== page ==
Coverys, an insurance carrier specializing in medical professional liability policies, has stated that out of 1,800 closed claims against physicians from 2013 to 2017, 46 percent were related to a diagnosis. Oklahoma patients should know, then, that misdiagnosis is the single most common reason for malpractice claims. In 45 percent of those diagnosis-related cases, the patient died.
Drivers in Oklahoma, as elsewhere, can become distracted by their passengers or by their phones. A vehicle going 55 mph will travel the length of a football field in five seconds, and the average text takes five seconds to read, so it is clear that distracted driving is dangerous. A new study has shown that it is especially dangerous in highway work zones: A distracted driver's risk for a collision or near-collision goes up 29 times in these zones.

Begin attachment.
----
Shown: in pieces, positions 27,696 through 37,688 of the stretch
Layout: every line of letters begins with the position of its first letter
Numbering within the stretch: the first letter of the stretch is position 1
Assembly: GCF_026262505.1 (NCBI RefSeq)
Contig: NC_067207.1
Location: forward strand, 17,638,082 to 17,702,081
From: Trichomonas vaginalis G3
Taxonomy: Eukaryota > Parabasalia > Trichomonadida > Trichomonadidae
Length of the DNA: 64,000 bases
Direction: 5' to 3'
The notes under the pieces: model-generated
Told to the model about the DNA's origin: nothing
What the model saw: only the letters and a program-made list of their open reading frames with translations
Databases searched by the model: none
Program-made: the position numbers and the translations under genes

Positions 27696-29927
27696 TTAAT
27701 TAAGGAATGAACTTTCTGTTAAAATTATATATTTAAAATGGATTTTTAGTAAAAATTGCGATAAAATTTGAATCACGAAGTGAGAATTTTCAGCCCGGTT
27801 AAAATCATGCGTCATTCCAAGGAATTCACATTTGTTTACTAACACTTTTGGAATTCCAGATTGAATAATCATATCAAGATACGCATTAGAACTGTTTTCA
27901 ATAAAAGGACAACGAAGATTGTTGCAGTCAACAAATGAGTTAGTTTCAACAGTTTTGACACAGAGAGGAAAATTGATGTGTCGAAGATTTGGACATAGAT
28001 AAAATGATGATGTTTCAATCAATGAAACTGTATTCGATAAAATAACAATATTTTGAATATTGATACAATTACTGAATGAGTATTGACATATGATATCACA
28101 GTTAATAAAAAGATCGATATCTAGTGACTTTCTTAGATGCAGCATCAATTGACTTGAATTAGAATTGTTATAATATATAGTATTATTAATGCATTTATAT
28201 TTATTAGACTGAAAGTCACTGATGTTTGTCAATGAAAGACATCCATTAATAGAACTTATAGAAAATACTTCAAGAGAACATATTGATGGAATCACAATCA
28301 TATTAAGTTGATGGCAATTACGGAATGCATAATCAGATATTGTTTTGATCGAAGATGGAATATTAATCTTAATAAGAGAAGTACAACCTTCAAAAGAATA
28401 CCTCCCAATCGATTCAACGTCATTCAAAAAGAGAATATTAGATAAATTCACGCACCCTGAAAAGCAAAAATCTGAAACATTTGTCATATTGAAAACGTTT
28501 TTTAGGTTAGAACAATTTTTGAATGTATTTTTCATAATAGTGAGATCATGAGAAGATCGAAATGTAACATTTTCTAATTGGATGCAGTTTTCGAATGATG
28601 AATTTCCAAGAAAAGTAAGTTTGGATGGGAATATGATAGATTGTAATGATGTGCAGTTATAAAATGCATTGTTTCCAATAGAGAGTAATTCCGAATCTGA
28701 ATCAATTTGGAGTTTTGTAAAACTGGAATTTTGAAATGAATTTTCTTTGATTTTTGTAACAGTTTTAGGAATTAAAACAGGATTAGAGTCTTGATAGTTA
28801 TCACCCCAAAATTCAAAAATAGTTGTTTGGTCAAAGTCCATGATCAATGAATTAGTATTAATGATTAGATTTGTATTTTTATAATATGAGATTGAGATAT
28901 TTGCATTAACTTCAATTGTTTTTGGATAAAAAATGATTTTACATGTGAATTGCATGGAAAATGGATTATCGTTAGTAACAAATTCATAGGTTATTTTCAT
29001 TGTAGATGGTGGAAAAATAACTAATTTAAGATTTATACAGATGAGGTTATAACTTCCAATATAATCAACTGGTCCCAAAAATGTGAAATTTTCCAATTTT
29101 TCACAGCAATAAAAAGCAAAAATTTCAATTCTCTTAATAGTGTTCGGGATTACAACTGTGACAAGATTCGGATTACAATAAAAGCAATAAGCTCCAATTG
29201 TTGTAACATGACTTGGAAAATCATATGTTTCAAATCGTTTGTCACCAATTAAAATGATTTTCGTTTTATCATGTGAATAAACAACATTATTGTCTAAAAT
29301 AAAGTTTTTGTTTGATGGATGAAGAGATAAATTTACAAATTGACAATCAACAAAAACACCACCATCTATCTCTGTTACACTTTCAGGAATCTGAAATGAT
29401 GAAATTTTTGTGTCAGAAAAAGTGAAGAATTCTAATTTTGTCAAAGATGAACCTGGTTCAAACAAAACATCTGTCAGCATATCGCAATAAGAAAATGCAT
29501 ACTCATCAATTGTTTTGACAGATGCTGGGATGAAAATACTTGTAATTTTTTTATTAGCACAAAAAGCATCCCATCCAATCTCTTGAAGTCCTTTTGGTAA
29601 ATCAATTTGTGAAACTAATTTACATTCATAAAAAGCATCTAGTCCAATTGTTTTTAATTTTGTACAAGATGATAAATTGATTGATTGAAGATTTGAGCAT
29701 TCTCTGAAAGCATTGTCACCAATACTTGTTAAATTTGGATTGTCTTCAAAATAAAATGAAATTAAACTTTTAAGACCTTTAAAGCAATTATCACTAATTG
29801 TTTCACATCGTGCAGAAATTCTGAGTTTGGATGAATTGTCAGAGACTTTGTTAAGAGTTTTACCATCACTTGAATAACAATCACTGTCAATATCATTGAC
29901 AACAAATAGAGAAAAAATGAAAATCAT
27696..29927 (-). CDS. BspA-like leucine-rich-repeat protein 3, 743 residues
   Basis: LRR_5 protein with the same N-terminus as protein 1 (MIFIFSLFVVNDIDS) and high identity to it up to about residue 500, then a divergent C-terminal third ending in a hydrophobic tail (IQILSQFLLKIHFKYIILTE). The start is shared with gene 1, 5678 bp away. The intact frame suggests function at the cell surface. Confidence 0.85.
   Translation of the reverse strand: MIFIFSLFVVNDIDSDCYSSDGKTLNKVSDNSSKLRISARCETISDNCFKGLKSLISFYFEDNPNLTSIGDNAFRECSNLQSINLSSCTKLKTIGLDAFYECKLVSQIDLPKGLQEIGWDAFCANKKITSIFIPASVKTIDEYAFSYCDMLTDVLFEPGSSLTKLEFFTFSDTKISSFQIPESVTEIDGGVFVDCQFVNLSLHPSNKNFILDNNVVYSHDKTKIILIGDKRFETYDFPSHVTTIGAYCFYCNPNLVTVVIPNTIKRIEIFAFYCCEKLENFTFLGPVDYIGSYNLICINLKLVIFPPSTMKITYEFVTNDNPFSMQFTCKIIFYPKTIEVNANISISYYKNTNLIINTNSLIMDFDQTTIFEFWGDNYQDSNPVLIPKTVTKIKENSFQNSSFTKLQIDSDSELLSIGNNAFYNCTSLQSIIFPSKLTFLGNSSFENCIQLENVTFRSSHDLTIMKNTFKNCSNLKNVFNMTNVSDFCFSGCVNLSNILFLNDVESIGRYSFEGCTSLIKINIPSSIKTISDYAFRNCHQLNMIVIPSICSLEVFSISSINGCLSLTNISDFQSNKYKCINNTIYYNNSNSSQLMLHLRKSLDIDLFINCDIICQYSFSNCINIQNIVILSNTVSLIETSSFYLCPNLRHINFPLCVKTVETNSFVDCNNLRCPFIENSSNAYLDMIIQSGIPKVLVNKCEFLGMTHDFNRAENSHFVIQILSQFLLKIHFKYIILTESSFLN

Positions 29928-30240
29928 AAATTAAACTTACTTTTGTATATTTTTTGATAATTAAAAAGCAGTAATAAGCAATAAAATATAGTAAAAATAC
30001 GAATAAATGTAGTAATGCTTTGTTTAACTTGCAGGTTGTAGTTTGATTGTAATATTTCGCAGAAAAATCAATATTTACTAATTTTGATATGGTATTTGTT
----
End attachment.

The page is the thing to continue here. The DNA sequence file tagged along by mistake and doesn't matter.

Oklahoma residents should know that mild traumatic brain injuries, also known as concussions, can increase the risk for certain mental health conditions. A study conducted by researchers at the University of California in San Diego compared the prevalence of and risk determinants for post-traumatic stress disorder and major depressive disorder among two different groups: those that incurred mTBIs and those that incurred non-head orthopedic trauma injuries.
Oklahoma truck accidents can be particularly frightening. The impact of an 18-wheeler impact can be devastating, and people in smaller vehicles are far more likely to suffer severe injuries or even fatalities as a result of a crash. Due to the threat posed by truck collisions to roadway safety, a number of safety advocates are urging greater regulations. Proposed legislation would require all large trucks to use speed limiters and automatic emergency brake systems.